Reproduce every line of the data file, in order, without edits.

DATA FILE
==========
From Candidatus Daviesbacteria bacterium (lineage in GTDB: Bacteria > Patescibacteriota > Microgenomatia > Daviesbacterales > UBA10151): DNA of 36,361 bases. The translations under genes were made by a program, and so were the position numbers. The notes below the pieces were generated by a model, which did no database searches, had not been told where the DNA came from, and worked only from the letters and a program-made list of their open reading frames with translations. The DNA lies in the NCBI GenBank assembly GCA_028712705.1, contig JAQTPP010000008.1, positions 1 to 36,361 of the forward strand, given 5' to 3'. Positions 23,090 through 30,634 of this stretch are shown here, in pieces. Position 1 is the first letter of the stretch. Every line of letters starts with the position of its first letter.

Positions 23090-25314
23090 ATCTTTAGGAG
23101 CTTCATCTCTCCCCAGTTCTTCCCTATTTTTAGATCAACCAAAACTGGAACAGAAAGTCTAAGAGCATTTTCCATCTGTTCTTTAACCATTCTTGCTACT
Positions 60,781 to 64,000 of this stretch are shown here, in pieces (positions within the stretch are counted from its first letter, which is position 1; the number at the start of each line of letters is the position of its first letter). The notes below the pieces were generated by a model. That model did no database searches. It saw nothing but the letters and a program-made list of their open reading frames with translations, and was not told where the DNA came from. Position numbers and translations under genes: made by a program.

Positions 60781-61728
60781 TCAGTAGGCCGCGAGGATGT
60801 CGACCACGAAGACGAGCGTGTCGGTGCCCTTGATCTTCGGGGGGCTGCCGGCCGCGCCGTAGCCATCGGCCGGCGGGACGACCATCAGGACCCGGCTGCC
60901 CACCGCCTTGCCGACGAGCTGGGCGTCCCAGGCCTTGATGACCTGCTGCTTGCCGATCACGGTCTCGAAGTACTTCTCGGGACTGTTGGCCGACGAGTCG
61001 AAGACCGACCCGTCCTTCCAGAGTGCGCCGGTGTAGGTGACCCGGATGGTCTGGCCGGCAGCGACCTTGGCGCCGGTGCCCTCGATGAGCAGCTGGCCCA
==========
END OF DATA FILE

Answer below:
From Candidatus Daviesbacteria bacterium (lineage in GTDB: Bacteria > Patescibacteriota > Microgenomatia > Daviesbacterales > UBA10151): DNA of 36,361 bases. The translations under genes were made by a program, and so were the position numbers. The notes below the pieces were generated by a model, which did no database searches, had not been told where the DNA came from, and worked only from the letters and a program-made list of their open reading frames with translations. The DNA lies in the NCBI GenBank assembly GCA_028712705.1, contig JAQTPP010000008.1, positions 1 to 36,361 of the forward strand, given 5' to 3'. Positions 23,090 through 30,634 of this stretch are shown here, in pieces. Position 1 is the first letter of the stretch. Every line of letters starts with the position of its first letter.

Positions 23090-25314
23090 ATCTTTAGGAG
23101 CTTCATCTCTCCCCAGTTCTTCCCTATTTTTAGATCAACCAAAACTGGAACAGAAAGTCTAAGAGCATTTTCCATCTGTTCTTTAACCATTCTTGCTACT
Positions 60,781 to 64,000 of this stretch are shown here, in pieces (positions within the stretch are counted from its first letter, which is position 1; the number at the start of each line of letters is the position of its first letter). The notes below the pieces were generated by a model. That model did no database searches. It saw nothing but the letters and a program-made list of their open reading frames with translations, and was not told where the DNA came from. Position numbers and translations under genes: made by a program.

Positions 60781-61728
60781 TCAGTAGGCCGCGAGGATGT
60801 CGACCACGAAGACGAGCGTGTCGGTGCCCTTGATCTTCGGGGGGCTGCCGGCCGCGCCGTAGCCATCGGCCGGCGGGACGACCATCAGGACCCGGCTGCC
60901 CACCGCCTTGCCGACGAGCTGGGCGTCCCAGGCCTTGATGACCTGCTGCTTGCCGATCACGGTCTCGAAGTACTTCTCGGGACTGTTGGCCGACGAGTCG
61001 AAGACCGACCCGTCCTTCCAGAGTGCGCCGGTGTAGGTGACCCGGATGGTCTGGCCGGCAGCGACCTTGGCGCCGGTGCCCTCGATGAGCAGCTGGCCCA